Obviously I don't know how much it would cost New York to extend Essential Plan eligibility in one of the ways outlined above. Really modeling one or more options would be complex and require some funding. But here are a few factors.

If eligibility were extended only to 400% FPL, new enrollment would probably well exceed the current 260,000 enrolled in New York's current private plan marketplace, because those who have balked at the price of private plans would have access to truly affordable insurance. Perhaps 400,000 would enroll, with federal funding equivalent to the subsidies that most enrollees would have received for private plans in the current ACA marketplace.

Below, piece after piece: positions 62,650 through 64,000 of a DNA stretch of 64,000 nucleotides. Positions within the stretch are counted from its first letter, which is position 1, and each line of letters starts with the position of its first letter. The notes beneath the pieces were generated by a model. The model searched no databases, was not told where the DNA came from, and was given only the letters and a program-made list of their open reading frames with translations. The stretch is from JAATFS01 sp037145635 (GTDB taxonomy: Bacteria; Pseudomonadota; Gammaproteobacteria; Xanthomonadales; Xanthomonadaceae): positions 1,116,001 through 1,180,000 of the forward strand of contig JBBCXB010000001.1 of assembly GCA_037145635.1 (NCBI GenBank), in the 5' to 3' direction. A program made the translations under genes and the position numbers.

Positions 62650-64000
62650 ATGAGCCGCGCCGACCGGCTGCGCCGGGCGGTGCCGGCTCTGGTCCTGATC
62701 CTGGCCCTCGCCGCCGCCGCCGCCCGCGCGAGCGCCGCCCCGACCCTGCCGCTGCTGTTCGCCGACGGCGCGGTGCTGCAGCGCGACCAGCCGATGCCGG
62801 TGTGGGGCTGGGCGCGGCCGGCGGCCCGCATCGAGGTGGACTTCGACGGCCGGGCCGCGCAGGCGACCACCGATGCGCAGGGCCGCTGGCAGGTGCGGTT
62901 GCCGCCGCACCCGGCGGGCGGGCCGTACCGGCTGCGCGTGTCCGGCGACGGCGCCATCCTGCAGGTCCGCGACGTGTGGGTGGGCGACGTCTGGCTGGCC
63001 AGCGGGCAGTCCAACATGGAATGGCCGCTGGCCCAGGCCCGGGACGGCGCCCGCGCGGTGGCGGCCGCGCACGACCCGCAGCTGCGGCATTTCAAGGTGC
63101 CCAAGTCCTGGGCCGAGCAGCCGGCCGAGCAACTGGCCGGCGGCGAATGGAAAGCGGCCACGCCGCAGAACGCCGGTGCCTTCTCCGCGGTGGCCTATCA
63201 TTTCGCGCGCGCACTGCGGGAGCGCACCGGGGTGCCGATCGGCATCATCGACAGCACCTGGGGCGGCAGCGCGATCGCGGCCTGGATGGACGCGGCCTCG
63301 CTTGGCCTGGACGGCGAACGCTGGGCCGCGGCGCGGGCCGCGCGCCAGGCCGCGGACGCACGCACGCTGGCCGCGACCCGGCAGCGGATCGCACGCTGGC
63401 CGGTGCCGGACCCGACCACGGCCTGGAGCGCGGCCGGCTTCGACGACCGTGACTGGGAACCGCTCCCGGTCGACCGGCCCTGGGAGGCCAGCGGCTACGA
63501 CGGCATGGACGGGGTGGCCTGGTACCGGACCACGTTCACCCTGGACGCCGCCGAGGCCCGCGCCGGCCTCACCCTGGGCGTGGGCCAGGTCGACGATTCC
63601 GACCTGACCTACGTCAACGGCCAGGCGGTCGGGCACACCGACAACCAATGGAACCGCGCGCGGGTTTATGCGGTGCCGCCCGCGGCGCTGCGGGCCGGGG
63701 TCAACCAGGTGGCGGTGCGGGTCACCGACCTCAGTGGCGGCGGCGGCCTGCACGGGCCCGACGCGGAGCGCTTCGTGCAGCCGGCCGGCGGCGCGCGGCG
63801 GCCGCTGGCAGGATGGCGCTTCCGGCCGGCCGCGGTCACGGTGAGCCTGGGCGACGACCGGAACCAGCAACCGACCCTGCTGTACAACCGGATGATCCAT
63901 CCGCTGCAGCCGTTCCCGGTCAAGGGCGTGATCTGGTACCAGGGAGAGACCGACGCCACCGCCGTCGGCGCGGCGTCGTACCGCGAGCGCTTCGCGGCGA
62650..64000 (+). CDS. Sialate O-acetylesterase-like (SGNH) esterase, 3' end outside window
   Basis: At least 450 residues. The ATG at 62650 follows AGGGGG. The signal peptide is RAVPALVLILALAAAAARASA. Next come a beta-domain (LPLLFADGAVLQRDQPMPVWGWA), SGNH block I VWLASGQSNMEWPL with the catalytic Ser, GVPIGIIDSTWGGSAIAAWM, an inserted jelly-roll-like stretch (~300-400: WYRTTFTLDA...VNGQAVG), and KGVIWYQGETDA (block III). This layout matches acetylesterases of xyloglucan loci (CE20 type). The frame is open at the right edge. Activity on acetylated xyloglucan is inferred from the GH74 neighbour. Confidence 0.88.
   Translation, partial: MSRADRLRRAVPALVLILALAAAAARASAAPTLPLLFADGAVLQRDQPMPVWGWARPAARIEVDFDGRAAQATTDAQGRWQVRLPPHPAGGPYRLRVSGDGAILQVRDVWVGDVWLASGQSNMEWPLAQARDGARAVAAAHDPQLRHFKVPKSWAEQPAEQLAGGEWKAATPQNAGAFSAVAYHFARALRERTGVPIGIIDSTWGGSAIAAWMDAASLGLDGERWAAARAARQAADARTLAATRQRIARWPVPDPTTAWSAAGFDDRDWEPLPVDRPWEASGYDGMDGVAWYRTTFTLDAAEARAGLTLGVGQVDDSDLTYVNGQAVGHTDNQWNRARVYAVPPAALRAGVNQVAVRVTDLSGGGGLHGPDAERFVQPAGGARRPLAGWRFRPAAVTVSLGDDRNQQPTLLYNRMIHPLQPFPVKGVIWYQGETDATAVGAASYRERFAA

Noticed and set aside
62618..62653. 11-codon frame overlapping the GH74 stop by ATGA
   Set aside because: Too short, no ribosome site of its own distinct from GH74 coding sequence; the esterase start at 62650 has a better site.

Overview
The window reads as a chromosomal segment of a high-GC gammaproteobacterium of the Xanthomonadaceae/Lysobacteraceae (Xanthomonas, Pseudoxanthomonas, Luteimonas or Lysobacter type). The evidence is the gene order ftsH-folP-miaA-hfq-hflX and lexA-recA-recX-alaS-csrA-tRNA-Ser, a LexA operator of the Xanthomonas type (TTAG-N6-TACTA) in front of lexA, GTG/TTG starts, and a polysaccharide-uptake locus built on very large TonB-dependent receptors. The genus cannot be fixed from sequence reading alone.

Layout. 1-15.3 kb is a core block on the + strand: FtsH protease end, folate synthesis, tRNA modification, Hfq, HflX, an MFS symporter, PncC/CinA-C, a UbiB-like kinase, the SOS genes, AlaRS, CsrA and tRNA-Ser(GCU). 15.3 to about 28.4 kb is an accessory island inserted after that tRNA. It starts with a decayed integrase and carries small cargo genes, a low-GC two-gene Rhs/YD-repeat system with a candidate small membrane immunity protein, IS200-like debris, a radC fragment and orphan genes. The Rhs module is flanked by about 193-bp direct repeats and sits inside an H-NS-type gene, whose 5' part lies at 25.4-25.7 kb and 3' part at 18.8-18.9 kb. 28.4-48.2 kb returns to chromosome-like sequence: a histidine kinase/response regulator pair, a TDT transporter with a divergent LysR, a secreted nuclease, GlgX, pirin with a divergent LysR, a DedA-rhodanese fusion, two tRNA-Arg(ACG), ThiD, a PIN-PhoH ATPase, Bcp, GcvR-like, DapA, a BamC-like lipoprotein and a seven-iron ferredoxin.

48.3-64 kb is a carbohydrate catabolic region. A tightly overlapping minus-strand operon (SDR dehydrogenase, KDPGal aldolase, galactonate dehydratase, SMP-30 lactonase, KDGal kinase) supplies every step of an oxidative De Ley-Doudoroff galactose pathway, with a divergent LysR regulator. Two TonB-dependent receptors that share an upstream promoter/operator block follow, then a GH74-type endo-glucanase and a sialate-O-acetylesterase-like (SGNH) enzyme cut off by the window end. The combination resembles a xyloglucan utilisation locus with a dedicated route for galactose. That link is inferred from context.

The funding issues might be complicated, for better or worse, by the way funding for the BHP played out. The  Essential Plan, was funded in part by a windfall. In 2001, upholding plaintiffs in the Aliessa lawsuit, New York's high court ordered the state to provide Medicaid to financially qualified legally present noncitizens who were subject to the federal "5-year bar" on Medicaid eligibility, enacted in the 1996 welfare reform law. From 2001 through 2014, the state provided Medicaid to those citizens at its own expense.

While the ACA did not remove the federal 5-year bar, it did allow those subject to it to qualify for subsidies to buy private plans on the ACA exchanges, even if their incomes qualified them for Medicaid. Accordingly, the feds would fund BHP enrollment for that population. New York seized on that opportunity.